With candles in hand and burning sage in the air, St. Roch streets were packed Tuesday for the annual Day of the Dead procession on the final night of the multi-day holiday.
The gathering, which started at Marigny Street and North Villere Street and ended at the St. Roch cemetery, is a Mexican tradition sprinkled with New Orleans style so people can remember those who have died this year.
“This tradition is the bridge between our deceased and us,” said Roberto Carrillo, a procession organizer with the Krewe De Mayahuel.
Carrillo says this year the gathering especially aims to honor the millions around the world lost to COVID.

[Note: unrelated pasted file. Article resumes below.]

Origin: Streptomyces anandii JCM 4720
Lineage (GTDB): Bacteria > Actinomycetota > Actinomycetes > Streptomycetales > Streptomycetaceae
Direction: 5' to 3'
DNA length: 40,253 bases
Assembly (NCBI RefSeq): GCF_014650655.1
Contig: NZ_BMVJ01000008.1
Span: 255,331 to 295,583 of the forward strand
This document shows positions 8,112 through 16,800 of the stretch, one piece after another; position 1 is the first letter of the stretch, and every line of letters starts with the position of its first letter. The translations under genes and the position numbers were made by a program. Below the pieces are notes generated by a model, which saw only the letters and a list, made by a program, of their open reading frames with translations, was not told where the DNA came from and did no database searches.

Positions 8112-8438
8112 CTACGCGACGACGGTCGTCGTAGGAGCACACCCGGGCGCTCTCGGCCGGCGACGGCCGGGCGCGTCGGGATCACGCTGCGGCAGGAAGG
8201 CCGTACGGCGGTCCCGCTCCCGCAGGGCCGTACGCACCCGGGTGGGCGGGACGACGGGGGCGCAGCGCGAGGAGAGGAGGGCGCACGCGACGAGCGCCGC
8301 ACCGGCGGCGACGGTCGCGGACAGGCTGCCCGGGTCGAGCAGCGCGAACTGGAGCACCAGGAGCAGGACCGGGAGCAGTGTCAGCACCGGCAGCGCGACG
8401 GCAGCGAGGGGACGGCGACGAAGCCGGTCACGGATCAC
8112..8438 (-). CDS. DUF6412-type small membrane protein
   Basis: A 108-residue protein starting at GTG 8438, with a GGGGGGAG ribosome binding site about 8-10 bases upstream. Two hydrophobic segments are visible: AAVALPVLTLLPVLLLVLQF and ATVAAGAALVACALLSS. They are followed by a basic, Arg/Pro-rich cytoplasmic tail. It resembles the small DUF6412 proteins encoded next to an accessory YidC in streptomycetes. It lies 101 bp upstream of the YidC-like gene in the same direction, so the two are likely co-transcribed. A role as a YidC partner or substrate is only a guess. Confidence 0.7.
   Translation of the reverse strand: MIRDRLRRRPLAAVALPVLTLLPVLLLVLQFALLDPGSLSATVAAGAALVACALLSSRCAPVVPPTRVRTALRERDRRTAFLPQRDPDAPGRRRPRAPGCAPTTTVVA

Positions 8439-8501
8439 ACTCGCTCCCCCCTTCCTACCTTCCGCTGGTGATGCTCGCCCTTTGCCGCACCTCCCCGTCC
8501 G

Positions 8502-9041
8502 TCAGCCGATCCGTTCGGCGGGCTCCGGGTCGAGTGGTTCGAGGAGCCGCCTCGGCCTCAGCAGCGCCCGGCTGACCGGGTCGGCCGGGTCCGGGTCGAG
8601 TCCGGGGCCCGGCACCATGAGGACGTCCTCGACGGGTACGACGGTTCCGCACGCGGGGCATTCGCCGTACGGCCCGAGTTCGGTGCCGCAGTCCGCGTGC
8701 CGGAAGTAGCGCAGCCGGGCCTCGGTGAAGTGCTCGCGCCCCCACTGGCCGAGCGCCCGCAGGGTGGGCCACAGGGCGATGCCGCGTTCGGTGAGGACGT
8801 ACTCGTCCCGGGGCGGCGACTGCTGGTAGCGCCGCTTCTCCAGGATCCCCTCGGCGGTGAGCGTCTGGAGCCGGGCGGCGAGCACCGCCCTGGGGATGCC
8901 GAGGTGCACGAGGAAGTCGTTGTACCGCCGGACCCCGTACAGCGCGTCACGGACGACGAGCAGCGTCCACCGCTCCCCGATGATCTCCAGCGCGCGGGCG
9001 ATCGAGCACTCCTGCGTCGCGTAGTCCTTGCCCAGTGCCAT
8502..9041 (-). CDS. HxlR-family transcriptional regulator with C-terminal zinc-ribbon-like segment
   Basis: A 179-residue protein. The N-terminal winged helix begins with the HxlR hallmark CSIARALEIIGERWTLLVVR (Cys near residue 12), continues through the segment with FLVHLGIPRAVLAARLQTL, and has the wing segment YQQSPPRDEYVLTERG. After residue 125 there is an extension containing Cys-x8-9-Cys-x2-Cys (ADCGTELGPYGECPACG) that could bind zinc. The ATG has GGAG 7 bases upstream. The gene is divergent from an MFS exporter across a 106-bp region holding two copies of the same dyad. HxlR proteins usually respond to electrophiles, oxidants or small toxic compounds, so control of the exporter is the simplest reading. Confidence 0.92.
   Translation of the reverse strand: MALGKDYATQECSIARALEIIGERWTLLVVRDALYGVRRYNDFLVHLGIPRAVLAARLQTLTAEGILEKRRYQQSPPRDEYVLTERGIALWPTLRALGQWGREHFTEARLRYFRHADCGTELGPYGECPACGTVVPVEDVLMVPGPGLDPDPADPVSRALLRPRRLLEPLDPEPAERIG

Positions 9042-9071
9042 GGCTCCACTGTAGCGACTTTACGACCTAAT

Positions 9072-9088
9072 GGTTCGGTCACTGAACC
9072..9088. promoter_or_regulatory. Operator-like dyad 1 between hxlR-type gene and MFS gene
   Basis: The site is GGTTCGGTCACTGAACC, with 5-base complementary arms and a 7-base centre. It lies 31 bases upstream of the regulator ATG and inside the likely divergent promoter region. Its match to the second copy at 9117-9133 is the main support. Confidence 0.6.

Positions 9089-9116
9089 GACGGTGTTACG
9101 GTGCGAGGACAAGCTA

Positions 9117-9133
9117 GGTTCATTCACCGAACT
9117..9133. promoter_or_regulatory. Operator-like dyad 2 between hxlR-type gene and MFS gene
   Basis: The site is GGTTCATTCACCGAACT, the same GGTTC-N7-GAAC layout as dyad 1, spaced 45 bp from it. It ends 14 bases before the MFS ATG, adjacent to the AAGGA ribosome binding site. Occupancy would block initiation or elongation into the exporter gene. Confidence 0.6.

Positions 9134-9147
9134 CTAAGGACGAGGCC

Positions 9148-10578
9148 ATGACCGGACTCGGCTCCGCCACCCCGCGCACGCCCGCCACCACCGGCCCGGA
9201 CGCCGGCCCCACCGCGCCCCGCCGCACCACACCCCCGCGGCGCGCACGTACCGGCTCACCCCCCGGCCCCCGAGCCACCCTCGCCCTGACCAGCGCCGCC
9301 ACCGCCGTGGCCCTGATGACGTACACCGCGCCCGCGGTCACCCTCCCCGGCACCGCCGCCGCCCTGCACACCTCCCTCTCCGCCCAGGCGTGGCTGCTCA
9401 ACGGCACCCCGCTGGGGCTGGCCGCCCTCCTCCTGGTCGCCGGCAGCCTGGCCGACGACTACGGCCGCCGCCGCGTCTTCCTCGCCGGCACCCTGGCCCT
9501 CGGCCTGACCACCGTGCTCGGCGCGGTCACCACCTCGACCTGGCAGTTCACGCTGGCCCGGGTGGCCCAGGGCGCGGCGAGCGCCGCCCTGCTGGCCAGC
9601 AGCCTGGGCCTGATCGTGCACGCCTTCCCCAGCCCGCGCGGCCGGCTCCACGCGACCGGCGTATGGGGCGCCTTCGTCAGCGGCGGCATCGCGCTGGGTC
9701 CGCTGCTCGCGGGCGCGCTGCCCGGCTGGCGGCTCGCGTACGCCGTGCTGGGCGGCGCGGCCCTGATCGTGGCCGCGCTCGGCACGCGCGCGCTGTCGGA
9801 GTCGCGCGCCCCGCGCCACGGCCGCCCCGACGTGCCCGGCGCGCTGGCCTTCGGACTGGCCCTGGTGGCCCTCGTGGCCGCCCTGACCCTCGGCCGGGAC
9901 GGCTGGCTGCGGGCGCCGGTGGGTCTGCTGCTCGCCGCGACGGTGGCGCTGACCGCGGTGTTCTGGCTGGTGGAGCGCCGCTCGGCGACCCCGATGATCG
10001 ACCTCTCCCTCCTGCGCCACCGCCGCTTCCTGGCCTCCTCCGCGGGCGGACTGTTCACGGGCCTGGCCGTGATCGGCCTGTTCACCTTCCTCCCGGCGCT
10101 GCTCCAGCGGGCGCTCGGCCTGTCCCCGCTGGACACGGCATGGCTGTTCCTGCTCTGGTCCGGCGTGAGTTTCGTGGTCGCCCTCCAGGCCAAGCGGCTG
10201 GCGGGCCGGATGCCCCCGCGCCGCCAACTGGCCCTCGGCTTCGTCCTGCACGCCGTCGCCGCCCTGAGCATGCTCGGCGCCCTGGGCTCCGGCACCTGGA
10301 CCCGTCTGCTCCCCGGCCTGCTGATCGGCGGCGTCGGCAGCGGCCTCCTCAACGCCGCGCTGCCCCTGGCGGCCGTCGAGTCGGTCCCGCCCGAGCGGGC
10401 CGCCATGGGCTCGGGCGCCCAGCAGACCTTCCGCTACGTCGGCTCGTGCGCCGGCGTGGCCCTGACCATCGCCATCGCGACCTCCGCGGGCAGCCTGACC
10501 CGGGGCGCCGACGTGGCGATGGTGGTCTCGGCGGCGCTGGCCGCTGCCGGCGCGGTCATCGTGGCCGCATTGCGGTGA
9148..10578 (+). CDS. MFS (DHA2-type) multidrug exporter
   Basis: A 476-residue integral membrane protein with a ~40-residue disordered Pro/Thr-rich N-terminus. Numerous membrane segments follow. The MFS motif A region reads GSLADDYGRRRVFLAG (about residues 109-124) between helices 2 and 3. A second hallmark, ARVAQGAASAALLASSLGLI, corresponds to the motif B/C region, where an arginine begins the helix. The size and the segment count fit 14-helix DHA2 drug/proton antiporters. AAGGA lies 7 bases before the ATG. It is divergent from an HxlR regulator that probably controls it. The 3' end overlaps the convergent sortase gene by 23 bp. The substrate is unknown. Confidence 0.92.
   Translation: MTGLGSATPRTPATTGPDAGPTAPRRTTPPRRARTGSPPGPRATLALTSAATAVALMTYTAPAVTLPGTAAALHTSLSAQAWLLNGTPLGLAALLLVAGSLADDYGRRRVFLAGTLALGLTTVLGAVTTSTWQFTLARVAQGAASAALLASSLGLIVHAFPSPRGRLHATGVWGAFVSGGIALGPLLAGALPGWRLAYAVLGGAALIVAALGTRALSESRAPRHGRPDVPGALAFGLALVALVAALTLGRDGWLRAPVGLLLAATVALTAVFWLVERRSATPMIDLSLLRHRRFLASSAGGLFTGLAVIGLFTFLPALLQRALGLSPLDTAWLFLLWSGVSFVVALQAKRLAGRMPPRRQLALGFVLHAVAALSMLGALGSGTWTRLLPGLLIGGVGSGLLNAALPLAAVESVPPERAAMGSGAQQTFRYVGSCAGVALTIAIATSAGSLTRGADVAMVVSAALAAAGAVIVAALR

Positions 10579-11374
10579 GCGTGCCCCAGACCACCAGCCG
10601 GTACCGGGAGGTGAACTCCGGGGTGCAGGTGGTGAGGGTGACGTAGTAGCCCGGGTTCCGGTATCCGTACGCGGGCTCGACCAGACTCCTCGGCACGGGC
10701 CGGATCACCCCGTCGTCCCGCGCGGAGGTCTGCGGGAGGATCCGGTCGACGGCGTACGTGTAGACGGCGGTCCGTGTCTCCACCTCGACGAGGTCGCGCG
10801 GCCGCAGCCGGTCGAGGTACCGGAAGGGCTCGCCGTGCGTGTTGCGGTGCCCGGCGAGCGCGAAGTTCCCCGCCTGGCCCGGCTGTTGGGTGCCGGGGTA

“It’s been a difficult year, there are a lot of people who left us in this pandemic,” said Carrillo.
A similar feeling from Louisa Lickman, a social worker, who came specifically to pay her respects to the many health care workers lost during the early days of the pandemic.
“Ritual is really important. I think this is a way to honor ritual, and it's a ritual of celebrating the dead,” said Lickman and she is not alone in this feeling.
“This is a reminder that we are still here and we want to celebrate life as well as the lives that we’ve lost,” said Margie Perez, “And this is the best way to do it.”
In addition to honoring those lives lost, many here say an event like this, for some their first since Mardi Gras 2020, allows them to connect with their neighbors and friends in person instead of through a video screen.
“Because, yes, there is zoom and video calls or whatever but nothing beats human warmth,” said Carrillo.